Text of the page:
Machine learning models are subject to entropy. Model drift is the decay in a model’s predictive power due to alterations in the environment. The world is dynamic, and data is constantly changing. The performance of an ML model is as good as the data it is trained on, but these models become obsolete when the world data they are modelled upon changes or the machine loses its predictive power. Further, a change in the environment changes the relationship between the model’s variables. Thus, there is a need to regularly monitor models in real-time.
Two major aspects of machine learning are the training data and the desired outcome. Hence, we have two types of model drift: Data drift and concept drift.
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Simply put, data drift occurs when the data a model is trained on changes. The change in input data or independent variable leads to poor performance of the model. Microsoft has stated data drift to be one of the top reasons model accuracy degrades over time.
Data drift is generally a consequence of seasonal changes or changes in consumer preferences over time. For instance, educational data collected before Covid shows a lesser preference for online learning than post-covid. Similarly, the demand for lipsticks has reduced considerably after Covid while face masks became a norm. As a result, Models trained on previous data will be useless. Since the input data has changed, the distribution of the variables becomes different and confuses the model.
Mathematically, data drift can be defined as Pt1 (X) ≠ Pt2 (X)
Data drift can also occur at the expense of being trained on specific data but being exposed to a wider scope of data upon production. Spam detection is a good case in point. If the training data included fewer examples of spam emails, the machine is more likely to misidentify spam emails as primary once deployed.
Sequential analysis methods, model-based methods, and time distribution-based methods are key to identifying and overcoming data drift. Drift detection method and early DDM in sequential analysis identify the model’s error rate. The model-based method uses a custom model to identify the drift. The time distribution-based methods leverage statistical distance to calculate the drift between probability distributions.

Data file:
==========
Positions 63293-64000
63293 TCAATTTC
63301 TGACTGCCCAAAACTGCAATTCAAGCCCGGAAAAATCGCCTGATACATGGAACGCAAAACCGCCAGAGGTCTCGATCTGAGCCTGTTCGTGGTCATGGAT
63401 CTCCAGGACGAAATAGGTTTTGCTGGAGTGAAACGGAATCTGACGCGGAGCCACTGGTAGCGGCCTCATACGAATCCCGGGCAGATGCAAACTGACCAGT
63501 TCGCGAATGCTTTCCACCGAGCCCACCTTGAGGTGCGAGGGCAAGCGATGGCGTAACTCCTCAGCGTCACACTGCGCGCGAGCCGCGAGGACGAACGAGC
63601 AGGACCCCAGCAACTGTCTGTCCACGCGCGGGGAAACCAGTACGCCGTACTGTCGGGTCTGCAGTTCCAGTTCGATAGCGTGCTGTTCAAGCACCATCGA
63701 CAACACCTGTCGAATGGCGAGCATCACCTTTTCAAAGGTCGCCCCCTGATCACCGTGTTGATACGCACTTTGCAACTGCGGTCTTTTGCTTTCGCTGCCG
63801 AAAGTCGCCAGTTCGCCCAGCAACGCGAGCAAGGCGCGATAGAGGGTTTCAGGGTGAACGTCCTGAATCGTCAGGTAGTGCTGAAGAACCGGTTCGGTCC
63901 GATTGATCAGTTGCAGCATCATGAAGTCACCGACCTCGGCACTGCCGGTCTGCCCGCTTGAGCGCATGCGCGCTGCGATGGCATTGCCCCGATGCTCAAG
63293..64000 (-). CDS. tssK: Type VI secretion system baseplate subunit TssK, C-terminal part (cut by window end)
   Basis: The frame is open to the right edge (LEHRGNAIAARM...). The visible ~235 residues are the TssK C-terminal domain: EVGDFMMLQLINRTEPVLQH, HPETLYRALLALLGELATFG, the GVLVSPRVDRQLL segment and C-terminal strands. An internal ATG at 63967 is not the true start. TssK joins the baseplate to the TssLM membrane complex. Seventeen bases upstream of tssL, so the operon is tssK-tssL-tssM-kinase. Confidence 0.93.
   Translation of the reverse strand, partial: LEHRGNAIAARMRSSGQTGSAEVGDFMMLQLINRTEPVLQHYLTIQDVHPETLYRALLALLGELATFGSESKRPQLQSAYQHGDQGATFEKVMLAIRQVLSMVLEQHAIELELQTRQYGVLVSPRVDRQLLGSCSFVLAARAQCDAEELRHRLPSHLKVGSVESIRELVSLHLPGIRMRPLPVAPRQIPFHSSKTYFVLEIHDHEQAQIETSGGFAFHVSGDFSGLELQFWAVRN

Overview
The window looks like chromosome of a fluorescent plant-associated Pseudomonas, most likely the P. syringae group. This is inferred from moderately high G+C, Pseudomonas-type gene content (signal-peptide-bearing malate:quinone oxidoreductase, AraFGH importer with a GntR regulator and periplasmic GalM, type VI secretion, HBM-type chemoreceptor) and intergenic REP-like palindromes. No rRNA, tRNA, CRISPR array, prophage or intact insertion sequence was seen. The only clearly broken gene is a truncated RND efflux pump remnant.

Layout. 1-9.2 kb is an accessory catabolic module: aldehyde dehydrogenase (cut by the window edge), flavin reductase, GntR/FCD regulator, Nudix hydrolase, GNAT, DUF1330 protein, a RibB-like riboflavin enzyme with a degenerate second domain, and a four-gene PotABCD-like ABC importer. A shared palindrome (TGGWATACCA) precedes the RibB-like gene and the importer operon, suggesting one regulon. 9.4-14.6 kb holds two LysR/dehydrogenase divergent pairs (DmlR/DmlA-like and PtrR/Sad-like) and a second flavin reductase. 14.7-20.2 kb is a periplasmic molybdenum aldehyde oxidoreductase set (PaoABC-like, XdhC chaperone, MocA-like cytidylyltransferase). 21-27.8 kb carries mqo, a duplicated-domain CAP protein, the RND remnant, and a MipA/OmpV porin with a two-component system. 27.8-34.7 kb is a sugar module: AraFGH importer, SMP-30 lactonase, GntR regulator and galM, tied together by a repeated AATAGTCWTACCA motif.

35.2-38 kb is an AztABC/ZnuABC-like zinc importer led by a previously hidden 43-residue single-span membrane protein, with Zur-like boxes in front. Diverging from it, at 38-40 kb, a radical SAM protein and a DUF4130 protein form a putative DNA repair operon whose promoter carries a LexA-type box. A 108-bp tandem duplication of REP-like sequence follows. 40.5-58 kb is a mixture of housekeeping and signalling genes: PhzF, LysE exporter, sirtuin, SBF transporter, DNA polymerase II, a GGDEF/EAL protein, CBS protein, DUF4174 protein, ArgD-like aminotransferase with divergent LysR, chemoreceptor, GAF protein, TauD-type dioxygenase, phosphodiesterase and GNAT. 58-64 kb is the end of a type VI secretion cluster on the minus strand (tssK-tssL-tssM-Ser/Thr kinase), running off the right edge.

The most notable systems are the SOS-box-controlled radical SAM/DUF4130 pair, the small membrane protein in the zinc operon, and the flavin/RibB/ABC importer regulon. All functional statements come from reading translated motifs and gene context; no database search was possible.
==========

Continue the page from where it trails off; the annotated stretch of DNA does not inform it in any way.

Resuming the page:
Contrary to data drift, where the data changes, concept drift occurs when the model’s predicted target or its statistical properties change over time. During training, the model learns a function that maps the target variable, but over time, it unlearns them or is unable to use the patterns in a new environment. For instance, since the definition of spam has evolved, models have to make adjustments. Concept drift also occurs seasonally, suddenly or gradually. For example, consumer behaviour after the Covid pandemic is a sudden drift while changes in fashion trends are gradual.
Mathematically, concept drift can be defined as Pt1 (Y|X) ≠ Pt2 (Y|X)
Concept drift can be measured by continuously monitoring training data and identifying changes within the dataset relationships. Popular concept drift detection algorithms include ADWIN (ADaptive WINdowing) for streaming data and the Kolmogorov–Smirnov test, the chi-squared test or adversarial validation for batched data. These are applied to the model labels, predictions and data features to identify a drift.
Overcoming model drift
Concept and data drift are a response to statistical changes in the data. Hence, approaches monitoring the model’s statistical properties, predictions, and their correlation with other factors help identify the drift. But several steps need to be taken post identification to ensure the model is accurate.
Two popular approaches are online machine learning and periodic retraininG. Online learning involves updating the model to learn in real-time. This allows the data to be sequential. This allows the models to take batches of samples simultaneously and optimise the batch of data in one go. Online machine learning allows us to update learners in real-time. In online learning the models are learned in a setting where it takes the batches of samples with the time and the learner optimises the batch of data in one go. Since these models work on the fixed parameters of a data stream, they must retain the new patterns of the data. Periodic retraining of the model is also critical. Since an ML model degrades every three months on average, retraining them on regular intervals can stop drift in its tracks.